The emergence of DNA methylation as a key modulator of aberrant cell death in prostate cancer

T M Murphy, A S Perry, Mark Lawler

Research output: Contribution to journalArticlepeer-review

50 Citations (Scopus)


It is now well established that cancer cells exhibit a number of genetic defects in the machinery that governs programmed cell death and that sabotage of apoptosis is one of the principal factors aiding in the evolution of the carcinogenic phenotype. A number of studies have implicated aberrant DNA methylation as a key survival mechanism in cancer, whereby promoter hypermethylation silences genes essential for many processes including apoptosis. To date, studies on the methylation profile of apoptotic genes have largely focused on cancers of the breast, colon and stomach, with only limited data available on prostate cancer. Here we discuss the major developments in the field of DNA methylation and its role in the regulation of aberrant apoptosis in prostate cancer. The most significant advances have involved the discovery of apoptotic gene targets of methylation, including XAF1, (fragile histidine triad (FHIT ), cellular retinol binding protein 1 (CRBP1), decoy receptor 1(DCR1), decoy receptor 2 (DCR2 ), target of methylation-induced silenceing 1 (TMS1), TNF receptor superfamily, member 6 (FAS), Reprimo (RPRM) and GLI pathogenesis-related 1 (GLIPR1). These genes are reported to be hypermethylated in prostate cancer and some offer potential as diagnostic and prognostic markers. We also introduce the concept of an 'apoptotic methylation signature' for prostate cancer and evaluate its potential in a diagnostic, prognostic and therapeutic setting.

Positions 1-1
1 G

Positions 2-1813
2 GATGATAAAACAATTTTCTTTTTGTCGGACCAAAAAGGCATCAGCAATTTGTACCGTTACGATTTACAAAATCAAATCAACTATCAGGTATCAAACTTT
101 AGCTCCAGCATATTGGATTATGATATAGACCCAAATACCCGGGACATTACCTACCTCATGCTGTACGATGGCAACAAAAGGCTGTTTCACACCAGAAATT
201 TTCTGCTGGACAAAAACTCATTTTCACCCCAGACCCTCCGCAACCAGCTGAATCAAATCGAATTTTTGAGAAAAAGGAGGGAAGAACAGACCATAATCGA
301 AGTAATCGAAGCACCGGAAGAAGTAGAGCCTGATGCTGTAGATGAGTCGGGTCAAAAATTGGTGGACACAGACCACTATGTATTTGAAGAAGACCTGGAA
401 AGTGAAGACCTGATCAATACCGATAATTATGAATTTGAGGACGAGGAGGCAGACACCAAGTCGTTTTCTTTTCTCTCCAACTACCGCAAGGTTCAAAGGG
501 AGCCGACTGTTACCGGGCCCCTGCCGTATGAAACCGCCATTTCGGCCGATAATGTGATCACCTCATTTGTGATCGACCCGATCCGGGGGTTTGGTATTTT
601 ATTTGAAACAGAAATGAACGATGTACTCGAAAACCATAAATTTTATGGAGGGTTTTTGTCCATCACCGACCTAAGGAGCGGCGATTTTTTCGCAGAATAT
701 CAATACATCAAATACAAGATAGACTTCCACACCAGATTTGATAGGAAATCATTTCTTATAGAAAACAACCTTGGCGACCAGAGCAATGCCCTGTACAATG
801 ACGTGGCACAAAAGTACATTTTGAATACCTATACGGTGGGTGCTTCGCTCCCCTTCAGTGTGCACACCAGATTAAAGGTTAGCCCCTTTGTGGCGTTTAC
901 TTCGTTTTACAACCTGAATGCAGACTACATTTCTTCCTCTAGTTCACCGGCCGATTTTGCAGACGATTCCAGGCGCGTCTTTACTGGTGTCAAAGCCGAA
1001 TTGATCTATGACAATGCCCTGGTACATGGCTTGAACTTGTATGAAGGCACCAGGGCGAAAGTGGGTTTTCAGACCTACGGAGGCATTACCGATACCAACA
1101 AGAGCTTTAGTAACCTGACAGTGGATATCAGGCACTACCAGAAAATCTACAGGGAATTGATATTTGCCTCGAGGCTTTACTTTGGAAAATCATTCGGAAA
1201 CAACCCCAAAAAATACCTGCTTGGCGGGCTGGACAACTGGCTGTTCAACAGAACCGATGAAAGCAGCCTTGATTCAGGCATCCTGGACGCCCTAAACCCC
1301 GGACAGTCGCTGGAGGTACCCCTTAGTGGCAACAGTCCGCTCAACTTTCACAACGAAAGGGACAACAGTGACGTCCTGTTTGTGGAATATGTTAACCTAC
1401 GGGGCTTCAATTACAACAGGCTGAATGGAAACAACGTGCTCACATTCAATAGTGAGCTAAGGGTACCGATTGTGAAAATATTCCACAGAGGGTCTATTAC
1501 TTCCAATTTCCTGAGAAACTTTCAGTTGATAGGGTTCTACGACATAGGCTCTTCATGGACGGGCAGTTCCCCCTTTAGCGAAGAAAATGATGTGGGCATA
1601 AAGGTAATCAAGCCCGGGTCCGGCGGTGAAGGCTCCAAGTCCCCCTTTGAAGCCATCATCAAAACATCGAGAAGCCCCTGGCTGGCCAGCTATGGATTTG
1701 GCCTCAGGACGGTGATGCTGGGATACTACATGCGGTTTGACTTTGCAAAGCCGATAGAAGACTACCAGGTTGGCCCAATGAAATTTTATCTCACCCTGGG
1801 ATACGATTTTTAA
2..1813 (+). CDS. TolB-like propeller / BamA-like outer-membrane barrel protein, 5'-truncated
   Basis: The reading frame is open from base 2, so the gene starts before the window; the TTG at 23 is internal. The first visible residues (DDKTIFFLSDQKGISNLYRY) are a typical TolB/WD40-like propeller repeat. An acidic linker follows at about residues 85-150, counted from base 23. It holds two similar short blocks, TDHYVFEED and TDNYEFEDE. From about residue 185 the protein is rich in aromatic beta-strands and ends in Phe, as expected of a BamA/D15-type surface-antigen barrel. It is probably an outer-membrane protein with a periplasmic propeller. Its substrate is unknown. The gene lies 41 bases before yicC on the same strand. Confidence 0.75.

Original languageEnglish
Pages (from-to)11-25
Number of pages15
JournalEndocrine-Related Cancer
Issue number1
Publication statusPublished - Mar 2008


  • Animals
  • Cell Death
  • DNA Methylation
  • Humans
  • Male
  • Prostatic Neoplasms


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